Will the farm of tomorrow be larger than the farm of today?
Most farmers and people familiar with the industry would likely answer that question with a resounding ‘yes.’
After all, it’s been the pattern we’ve all observed for decades. Since the end of the Second World War, we’ve seen farm size grow, farm numbers fall, and farm margins grow ever tighter.
Today, the prevailing wisdom goes, it’s all but impossible to become a farmer unless you were born one, although there are notable exceptions: farm operations that have started without the benefits of ancestry. The massive amount of startup capital required, the low rates of return, both seem to guarantee that farms will continue this trend. There will be very few new farmers, it would seem, unless they’re the proverbial lottery winners who intend to farm until their millions are gone.
It is whether this trend is inevitable that’s the subject of a new report issued by the Canadian Centre for Policy Alternatives.
This primarily urban group, with input from author and former National Farmers Union researcher Darrin Qualman, have correctly identified the trends, and some of the issues surrounding them, as Allan Dawson reports in our front-page article of the Dec. 3 issue of the Co-operator.
Farm numbers have been falling since roughly the start of the Second World War, as farm size has climbed. In Manitoba, farm numbers peaked in 1941, at 58,024, and an average size of 291 acres. By 1966 there were just 39,747 farmers in the Keystone province. By 2016 that figure had fallen to 14,791 — but the average farm size was 1,193 acres.
There’s no arguing with the numbers. A lot of farms and farm families have disappeared from rural Manitoba. But the farms that remain are very productive, and they’ve grown into their current form shaped by the market, economic and natural forces they’re subjected to season after season.
There have certainly been attempts to halt these trends, such as the Manitoba and Saskatchewan land banks, neither of which were ultimately successful.
As agriculture economist Derek Brewin, of the University of Manitoba, told Dawson in the article, not even supply management has had a significant slowing effect. Those farmers are all but guaranteed their margins, yet even they inexorably — and seemingly unstoppably — grow larger.
The report argues for different public policy to address this issue. Proposals include imposing limits on how much farmland one entity can own, modifying farm support programs and tax law to offset market forces and developing land access programs for “young and new” farmers and “redirecting research away from industrial models toward organic production, small scale, diversified, agroecological, local production, and similar approaches and generally restructuring Canadian agricultural policy toward a focus on maintaining the maximum number of farmers… “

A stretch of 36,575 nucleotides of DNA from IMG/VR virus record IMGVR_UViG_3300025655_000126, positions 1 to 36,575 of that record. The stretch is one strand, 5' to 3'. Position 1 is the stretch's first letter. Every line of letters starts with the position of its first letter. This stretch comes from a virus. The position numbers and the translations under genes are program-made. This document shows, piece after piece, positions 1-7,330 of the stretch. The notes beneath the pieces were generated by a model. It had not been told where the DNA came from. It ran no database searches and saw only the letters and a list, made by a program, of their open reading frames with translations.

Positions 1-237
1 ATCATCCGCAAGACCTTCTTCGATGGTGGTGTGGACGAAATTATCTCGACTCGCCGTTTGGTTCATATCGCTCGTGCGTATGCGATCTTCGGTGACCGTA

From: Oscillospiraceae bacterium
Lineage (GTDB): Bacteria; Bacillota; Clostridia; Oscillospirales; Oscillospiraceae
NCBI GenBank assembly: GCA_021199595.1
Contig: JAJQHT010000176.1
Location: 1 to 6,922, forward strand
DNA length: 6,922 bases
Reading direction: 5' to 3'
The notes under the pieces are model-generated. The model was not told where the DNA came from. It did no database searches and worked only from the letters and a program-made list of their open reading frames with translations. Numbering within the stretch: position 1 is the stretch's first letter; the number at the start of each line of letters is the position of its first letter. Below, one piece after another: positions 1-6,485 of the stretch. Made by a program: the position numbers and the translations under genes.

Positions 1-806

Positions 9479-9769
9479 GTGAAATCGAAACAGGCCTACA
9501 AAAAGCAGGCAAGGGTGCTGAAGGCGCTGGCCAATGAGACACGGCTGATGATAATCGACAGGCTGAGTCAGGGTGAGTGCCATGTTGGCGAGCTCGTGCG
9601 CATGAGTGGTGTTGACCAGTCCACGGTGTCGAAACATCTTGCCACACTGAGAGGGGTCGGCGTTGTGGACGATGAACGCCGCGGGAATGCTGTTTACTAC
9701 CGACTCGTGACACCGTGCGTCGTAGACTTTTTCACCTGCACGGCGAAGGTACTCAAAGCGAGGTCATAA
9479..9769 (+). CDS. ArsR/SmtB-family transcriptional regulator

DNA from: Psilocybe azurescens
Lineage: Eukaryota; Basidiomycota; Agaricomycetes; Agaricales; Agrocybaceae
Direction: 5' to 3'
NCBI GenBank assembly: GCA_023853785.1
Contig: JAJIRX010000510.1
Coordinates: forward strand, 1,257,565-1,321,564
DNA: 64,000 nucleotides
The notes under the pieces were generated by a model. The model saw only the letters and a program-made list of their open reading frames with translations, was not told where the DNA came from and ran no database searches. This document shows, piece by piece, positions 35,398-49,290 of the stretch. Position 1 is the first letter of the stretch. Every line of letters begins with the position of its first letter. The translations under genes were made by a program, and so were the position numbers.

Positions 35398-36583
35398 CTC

While one can understand the motives of the authors of the report, it’s hard to see how practical these recommendations will be.
It all comes back to that undeniable fact that farms are the ‘shape’ they are because of the forces that shape them.
Labour shortages will continue to push for more mechanization, and ultimately automation. Slim margins will continue to push for greater economies of scale. And as the wired farm begins to become a reality, there’s likely to be even more incentive for farms to grow larger, in an effort to spread those costs over the most acres possible.
And while small-scale local food might make for great headlines and photo ops, it’s simply not the economic model for most of Canada’s farm sector. As Brewin points out, Manitoba could likely feed its entire population on one per cent of its farmland.
Throw in the massive acreage — and relatively low population — of Alberta and Saskatchewan into the mix, and it quickly becomes apparent that our historic role as one of the world’s great breadbaskets remains fundamentally unchanged since the first European settler pulled a plow through the virgin sod of the Red River Valley.
The farms of tomorrow can — and almost certainly will — continue to improve. Many farmers — especially younger farmers — have a growing interest in issues like soil health, regenerative agriculture and other natural systems.
But to suggest that these techniques will only be exercised on the half-section farm of yesterday is unlikely to be how it plays out.
Far more likely is that new information tools are married to these biological philosophies for better results on an even larger scale, over time. And to try to halt that process seems, on the face of it, to be a very difficult problem. Not even the greatest market interventions of the past decade have managed it.
It would be a mistake, to paraphrase U.S. political pundit William F. Buckley to ‘stand astride history, shouting stop.’